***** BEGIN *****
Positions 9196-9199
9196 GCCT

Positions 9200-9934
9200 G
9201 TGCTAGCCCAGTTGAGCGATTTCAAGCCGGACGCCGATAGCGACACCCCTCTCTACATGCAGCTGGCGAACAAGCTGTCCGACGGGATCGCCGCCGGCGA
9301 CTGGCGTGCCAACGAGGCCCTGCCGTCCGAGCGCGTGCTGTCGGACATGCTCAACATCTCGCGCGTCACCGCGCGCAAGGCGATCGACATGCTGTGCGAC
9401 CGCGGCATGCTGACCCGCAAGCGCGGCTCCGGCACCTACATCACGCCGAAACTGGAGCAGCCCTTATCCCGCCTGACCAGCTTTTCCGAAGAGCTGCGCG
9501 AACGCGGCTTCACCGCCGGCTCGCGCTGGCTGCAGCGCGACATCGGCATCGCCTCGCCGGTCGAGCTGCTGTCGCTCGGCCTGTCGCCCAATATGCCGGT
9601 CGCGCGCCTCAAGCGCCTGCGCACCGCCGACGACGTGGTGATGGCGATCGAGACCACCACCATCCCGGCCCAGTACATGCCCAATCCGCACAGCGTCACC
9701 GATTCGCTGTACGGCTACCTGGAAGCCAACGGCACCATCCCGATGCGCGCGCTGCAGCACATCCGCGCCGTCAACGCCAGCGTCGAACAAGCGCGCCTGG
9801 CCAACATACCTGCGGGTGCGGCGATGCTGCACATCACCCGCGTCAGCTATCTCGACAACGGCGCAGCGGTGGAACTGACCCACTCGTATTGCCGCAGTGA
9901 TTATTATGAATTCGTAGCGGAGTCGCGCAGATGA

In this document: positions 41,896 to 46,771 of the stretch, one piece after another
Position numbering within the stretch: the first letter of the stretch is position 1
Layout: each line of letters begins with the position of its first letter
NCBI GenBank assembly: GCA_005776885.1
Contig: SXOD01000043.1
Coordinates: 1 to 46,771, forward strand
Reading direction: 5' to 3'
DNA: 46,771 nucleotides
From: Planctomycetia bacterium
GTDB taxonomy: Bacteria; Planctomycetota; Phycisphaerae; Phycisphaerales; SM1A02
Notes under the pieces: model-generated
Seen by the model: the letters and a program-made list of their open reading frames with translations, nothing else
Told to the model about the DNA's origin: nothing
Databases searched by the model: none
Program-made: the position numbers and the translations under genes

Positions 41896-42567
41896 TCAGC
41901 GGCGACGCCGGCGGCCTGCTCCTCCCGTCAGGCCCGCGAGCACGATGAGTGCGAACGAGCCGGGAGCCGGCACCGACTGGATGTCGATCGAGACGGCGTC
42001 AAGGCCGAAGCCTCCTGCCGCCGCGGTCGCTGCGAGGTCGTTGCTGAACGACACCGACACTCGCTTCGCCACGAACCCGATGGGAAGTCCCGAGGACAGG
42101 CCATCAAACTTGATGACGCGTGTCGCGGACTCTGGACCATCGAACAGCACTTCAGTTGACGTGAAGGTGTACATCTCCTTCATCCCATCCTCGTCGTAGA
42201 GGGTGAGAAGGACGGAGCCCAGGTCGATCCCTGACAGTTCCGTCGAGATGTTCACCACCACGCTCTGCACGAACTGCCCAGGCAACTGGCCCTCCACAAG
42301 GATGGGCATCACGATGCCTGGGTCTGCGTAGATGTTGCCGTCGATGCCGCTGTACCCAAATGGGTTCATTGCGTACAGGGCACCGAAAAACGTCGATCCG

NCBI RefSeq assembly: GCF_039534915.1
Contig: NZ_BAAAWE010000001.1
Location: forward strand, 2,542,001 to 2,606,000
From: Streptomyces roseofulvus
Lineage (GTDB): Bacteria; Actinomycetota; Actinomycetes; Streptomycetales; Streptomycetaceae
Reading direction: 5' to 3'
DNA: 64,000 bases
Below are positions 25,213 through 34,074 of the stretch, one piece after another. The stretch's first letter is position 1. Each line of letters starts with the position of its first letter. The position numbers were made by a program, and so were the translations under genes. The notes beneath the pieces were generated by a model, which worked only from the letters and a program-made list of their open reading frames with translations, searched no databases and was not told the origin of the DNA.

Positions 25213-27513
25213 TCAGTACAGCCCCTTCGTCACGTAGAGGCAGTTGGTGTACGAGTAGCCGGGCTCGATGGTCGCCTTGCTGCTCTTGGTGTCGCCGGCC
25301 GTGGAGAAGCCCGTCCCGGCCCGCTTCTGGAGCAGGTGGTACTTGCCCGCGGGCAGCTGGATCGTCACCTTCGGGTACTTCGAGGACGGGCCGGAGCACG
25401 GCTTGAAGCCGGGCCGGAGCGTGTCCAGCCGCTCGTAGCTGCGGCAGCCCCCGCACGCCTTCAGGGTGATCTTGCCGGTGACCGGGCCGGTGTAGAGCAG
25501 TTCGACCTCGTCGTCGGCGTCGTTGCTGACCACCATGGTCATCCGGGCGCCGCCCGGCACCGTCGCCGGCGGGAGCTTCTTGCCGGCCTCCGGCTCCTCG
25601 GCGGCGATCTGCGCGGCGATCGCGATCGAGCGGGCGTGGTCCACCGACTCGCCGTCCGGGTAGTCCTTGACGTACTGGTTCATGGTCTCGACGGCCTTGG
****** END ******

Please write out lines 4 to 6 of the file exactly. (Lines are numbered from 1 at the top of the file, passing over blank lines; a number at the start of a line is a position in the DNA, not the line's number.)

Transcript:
9200 G
9201 TGCTAGCCCAGTTGAGCGATTTCAAGCCGGACGCCGATAGCGACACCCCTCTCTACATGCAGCTGGCGAACAAGCTGTCCGACGGGATCGCCGCCGGCGA
9301 CTGGCGTGCCAACGAGGCCCTGCCGTCCGAGCGCGTGCTGTCGGACATGCTCAACATCTCGCGCGTCACCGCGCGCAAGGCGATCGACATGCTGTGCGAC